Central odontogenic fibroma (COF) is an uncommon benign neoplasm composed by varying amounts of inactive looking odontogenic epithelium embedded in a neoplastic mature and fibrous stroma. It originates from odontogenic ectomesenchyme and accounts for 0.1% of all odontogenic tumours. It appears as an asymptomatic expansion of the cortical plates of jaws. Radiographically, it appears as unilocular or multilocular radiolucency. It responds well to surgical enucleation. Recurrence is rare. Here is a rare case of recurrence of COF reported in 18-year-old female in the left mandibular posterior region after 1 year.
  5,529 402 1
Early operative mortality of bronchogenic carcinoma
Nawab A. Khan, A. G. Ahanger, Mukhtar Thoker, Shyam Singh, Nayeemul Hassan, Lateef Wani, Shabeer A. Mir, Imtiaz Wani
January-April 2014, 2(1):6-11
Introduction: Lung cancer is the most common cancer in the world operative mortality rates for resection of lung cancer varies with type of resection carried out. Aim: The aim was to study the various causes of 30-day mortality, difference in the 30-day operative mortality between pneumonectomy, lobectomy and lesser resections and overall 30-day operative mortality following lung resection surgery of bronchogenic carcinoma. Materials and Methods: All those patients of bronchogenic carcinoma who were planned for lung resection surgery, from May 2008 to October 2010 in the department of cardiovascular and thoracic surgery, were included in the study protocol prospectively. Results: Lung carcinoma is predominantly a disease of males. The most common finding on X-ray chest is evidence of mass lesion. 91.1% had positive findings on bronchoscopic examination. Squamous cell carcinoma was present in the majority of patients (74.4%). Majority of patients underwent lobectomy (55.6%). Overall 30-day operative mortality was 4.4%. Mortality was more in patients who underwent pneumonectomy. Advanced age was associated with significant mortality. The most common postoperative complication was pneumonia followed by bronchopleural fistula. Conclusion: Surgery for bronchogenic carcinoma is associated with low mortality and morbidity and a good outcome, especially in patients with early stage disease.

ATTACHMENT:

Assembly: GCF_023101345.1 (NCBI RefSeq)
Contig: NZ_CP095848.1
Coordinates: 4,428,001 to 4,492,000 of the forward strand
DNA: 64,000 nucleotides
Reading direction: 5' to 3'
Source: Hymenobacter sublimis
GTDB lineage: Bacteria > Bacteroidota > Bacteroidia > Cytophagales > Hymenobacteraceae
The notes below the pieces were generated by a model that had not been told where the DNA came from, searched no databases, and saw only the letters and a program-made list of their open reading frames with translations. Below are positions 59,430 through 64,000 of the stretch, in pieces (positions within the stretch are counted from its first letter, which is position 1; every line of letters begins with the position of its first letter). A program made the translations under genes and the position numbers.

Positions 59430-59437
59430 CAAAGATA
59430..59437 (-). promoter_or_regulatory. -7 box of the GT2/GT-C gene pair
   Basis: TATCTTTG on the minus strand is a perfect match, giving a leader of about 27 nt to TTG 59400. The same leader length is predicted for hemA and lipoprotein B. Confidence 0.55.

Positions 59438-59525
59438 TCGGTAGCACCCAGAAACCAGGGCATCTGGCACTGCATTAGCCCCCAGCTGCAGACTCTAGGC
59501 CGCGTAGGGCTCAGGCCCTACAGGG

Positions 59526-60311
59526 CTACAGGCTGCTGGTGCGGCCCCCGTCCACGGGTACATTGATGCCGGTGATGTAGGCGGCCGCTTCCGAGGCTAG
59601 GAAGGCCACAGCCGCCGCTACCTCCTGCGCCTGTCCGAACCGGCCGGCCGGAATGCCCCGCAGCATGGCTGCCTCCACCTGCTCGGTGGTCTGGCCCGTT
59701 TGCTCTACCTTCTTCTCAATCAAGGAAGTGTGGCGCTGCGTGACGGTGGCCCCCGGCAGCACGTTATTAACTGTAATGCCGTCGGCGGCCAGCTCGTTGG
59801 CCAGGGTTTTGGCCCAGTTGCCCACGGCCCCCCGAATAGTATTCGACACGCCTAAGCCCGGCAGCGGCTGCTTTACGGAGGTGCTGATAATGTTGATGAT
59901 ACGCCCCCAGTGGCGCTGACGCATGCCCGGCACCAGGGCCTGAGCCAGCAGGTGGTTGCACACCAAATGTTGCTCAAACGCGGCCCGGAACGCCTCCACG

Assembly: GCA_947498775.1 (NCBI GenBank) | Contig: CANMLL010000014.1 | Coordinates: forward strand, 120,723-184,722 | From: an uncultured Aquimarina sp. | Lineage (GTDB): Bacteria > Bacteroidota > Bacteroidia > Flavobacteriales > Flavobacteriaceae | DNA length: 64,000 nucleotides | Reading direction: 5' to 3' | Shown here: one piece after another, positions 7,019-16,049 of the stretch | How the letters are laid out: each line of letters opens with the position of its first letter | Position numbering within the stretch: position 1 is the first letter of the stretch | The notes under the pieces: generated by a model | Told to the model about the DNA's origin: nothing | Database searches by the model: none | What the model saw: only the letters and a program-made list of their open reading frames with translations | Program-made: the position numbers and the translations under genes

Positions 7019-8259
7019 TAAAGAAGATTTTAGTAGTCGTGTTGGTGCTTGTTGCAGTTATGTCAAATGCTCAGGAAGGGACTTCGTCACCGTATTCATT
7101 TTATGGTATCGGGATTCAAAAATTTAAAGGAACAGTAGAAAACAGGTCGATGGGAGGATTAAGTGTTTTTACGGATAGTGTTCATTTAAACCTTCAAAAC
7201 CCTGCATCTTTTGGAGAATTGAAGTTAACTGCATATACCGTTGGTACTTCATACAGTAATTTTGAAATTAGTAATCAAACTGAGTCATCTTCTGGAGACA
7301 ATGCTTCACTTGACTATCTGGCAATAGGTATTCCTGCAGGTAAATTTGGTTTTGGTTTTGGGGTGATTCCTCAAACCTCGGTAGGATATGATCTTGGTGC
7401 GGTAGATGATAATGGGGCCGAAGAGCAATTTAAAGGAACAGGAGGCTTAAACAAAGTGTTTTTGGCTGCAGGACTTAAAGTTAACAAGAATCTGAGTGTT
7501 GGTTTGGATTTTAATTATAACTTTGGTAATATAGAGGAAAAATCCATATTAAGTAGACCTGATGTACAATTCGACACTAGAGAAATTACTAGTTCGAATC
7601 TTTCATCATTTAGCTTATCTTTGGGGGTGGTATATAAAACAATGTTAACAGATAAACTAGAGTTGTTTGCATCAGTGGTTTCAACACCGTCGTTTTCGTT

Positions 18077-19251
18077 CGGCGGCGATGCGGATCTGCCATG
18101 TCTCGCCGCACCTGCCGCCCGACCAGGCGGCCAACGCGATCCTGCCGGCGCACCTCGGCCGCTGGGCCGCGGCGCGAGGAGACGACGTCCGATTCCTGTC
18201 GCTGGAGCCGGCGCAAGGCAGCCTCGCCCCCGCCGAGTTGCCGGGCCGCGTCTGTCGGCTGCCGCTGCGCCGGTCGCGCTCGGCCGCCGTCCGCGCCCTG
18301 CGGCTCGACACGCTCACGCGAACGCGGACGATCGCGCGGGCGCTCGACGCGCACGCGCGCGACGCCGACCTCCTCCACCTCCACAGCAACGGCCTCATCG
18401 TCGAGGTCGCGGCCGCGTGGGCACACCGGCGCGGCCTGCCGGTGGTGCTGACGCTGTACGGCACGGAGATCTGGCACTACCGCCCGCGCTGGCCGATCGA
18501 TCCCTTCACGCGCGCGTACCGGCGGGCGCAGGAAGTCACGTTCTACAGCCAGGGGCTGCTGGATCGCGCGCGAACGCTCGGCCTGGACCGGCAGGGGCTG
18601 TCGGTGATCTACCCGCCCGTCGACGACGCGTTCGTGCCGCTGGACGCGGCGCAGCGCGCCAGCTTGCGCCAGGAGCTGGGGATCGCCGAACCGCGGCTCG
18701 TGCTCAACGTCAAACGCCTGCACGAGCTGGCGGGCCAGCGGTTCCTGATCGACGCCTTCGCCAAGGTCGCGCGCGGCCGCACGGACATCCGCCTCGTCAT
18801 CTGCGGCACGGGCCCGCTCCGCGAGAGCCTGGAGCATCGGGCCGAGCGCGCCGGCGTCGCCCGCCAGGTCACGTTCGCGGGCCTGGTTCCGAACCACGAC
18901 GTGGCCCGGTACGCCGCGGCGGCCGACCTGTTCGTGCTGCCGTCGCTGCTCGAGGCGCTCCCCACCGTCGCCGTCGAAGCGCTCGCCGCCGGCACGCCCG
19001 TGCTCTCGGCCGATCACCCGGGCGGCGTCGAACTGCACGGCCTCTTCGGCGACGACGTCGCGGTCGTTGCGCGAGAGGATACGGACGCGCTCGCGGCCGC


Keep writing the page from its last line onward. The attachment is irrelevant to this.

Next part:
3,997 259 -
Role of hepatobiliary tract anatomy and morphology of gallstones in causation of acute pancreatitis
Bhavesh Devkaran, Arun Chauhan, Ashish Chaba, Satinder Minhas, Charu Smita Thakur, Shruti Thakur, Archana Dogra
January-April 2014, 2(1):12-17